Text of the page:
• Use of food in art projects and other lesson plans
  • Storage of safe snacks and a safe non-perishable lunch at school
  • Other issues related to your child and their specific food allergies. This includes field trips, the school bus, school parties and other situations where there may be risk

What Happens If There Is No School Nurse on Site?

Not all schools have a school nurse who is on campus every day. Even if your school does, the nurse might not be available when an emergency happens.

In these cases, each state has laws about who can give your child medicine in an emergency. Plus, all states have “Good Samaritan” laws. These say that in an emergency situation, someone who is not a nurse can do their best to help your child.

Whether or not there is a school nurse, it is important to have a written ECP from your child’s doctor. This will tell school staff how to recognize and treat an allergic reaction.

How Do I Create A 504 Plan?

You and the school will work together to create a plan. Rather than start from scratch, a good starting point is a sample 504 plan. Kids With Food Allergies has sample 504 plans you can download for free.

Your school district may also have pre-established forms or formats. You can use these as a starting point and then make changes to fit your child’s needs. But, the federal government has not created an official 504 form.

While there are quite a few details to include, in general, your child’s 504 plan should address:

  • Responsibilities – Who will be responsible for what?
  • Training – What training will be required? Who will deliver this training? Who will be trained?
  • Services – What special services, if any, will the school provide to keep your child’s environment safe? Will they give your child medicine? Change the classroom environment? Make menu substitutions? etc.
  • Policies – What policies need to be in place to keep your child’s environment safe?
  • Emergency Response – If your child has an allergic reaction while at school, what is the emergency treatment plan?

Do I Have to Get the Plan in Writing?

No. The law does not require that the plan be in writing. However, it is best practice to have a written plan. This reduces the chance for mistakes or misunderstandings. A written plan should be available for all staff members who interact with your child. This includes classroom teachers, substitute teachers, other teachers (gym, music, art, etc.), custodians and lunch room staff. Only the 504 coordinator and the parents need to sign the written plan.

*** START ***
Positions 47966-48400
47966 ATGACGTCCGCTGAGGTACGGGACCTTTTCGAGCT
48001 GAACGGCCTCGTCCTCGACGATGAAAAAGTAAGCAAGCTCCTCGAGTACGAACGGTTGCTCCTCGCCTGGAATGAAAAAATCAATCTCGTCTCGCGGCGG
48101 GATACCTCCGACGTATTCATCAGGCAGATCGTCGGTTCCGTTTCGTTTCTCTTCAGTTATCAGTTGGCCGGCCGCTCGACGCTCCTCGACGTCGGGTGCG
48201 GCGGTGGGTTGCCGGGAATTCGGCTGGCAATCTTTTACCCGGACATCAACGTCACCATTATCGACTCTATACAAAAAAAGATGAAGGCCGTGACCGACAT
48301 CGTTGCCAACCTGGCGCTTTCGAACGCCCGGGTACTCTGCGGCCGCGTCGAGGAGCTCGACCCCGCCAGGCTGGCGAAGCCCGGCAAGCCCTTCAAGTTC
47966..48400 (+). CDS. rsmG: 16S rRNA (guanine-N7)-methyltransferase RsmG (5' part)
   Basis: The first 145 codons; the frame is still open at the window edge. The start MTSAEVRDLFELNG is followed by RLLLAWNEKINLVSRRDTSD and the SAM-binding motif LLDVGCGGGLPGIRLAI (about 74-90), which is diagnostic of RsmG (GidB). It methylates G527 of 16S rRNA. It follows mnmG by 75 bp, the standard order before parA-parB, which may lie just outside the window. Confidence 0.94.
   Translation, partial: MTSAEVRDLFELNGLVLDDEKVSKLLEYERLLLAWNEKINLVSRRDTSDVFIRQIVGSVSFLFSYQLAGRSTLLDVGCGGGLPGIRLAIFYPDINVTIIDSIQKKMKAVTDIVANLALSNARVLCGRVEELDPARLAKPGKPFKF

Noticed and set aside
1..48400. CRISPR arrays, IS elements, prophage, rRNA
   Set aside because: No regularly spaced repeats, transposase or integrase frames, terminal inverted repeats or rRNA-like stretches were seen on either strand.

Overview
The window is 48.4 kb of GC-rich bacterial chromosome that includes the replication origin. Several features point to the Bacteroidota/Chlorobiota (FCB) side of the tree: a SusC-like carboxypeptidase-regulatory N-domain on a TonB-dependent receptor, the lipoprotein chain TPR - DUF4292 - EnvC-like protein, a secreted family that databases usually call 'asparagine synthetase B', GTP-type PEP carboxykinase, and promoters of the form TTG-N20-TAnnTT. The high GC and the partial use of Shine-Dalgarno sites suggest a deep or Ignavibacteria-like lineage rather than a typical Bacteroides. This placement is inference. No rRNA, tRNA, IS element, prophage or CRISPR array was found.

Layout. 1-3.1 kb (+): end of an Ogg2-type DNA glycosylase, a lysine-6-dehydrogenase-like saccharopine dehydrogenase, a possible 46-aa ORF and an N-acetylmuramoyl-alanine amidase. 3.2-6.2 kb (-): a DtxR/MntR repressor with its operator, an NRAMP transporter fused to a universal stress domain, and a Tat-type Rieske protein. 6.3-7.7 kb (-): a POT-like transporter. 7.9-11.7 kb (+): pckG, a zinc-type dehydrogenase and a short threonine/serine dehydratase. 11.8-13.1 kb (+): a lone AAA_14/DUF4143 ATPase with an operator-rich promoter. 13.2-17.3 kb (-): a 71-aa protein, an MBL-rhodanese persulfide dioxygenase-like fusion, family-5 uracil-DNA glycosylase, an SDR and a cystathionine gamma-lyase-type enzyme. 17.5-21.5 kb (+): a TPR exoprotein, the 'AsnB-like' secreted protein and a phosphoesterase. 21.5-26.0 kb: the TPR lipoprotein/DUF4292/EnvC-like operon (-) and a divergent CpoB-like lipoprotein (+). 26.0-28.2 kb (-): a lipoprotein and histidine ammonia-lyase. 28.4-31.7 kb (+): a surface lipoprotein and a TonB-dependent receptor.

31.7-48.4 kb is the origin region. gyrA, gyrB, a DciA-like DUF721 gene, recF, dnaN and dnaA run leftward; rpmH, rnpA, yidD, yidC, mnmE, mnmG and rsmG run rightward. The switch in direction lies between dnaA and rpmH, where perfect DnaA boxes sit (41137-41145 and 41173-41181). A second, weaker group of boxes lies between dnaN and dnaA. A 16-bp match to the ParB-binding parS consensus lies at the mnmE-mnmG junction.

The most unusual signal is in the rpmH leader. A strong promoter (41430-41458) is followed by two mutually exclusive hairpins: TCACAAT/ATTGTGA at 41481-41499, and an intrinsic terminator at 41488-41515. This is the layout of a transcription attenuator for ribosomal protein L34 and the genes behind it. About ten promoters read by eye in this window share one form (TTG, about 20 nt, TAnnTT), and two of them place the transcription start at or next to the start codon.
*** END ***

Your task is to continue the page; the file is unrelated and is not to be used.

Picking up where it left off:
What Do I Do If the School Refuses to Accommodate My Child?

All public schools, and private schools that accept federal funding, are required to accommodate. Some parents, though, run into problems, such as:

  • The school refuses to create a 504 plan
  • The school creates an unacceptable 504 plan
  • The school creates an acceptable 504 plan but then does not follow it

If the school says that they “do not do 504 plans for food allergies,” tell them this is not acceptable under the law.

If the school creates a 504 plan that does not include any of your requests, you do not have to agree to it. In this case, write a letter to the school. State that you do not agree and are requesting another evaluation meeting. Remind them you have the right to be involved with creating your child’s 504 plan. Remain calm and polite at that meeting. Explain why the plan that the school wrote is not acceptable. What parts do you disagree with? Why are your requested changes necessary?

What If the School Does Not Follow the Plan?

If after your best efforts, the school still refuses to cooperate, you can file a complaint with the Federal Department of Education Office for Civil Rights.

You may also be able to file a complaint with your state Board of Education. Some states have processes for this.

What Happens If We Move to a New School?

If you have a 504 plan in place when you move, that plan follows your child.

Contact the new school and let them know your child has a 504 plan. Send them a copy of the plan. If they feel it is an appropriate plan, they must put it in place as is.

But quite often a school will say your old 504 plan will not work for the way they do things at their school. In this case, they must follow your existing plan until a new plan is in place. This means having the 504 planning meeting all over again, with different people. This meeting should happen within 30 days of your child arriving at the new school.

What Happens When My Child Goes to College?

A college that receives federal funding must abide by both Section 504 and the Americans with Disabilities Act (ADA). But, because college attendance is not mandatory, colleges are held to a different standard. They have more flexibility. If what you are asking for is a “fundamental alteration” of their program, or if it causes them an “undue burden” (usually a financial burden), they can say no.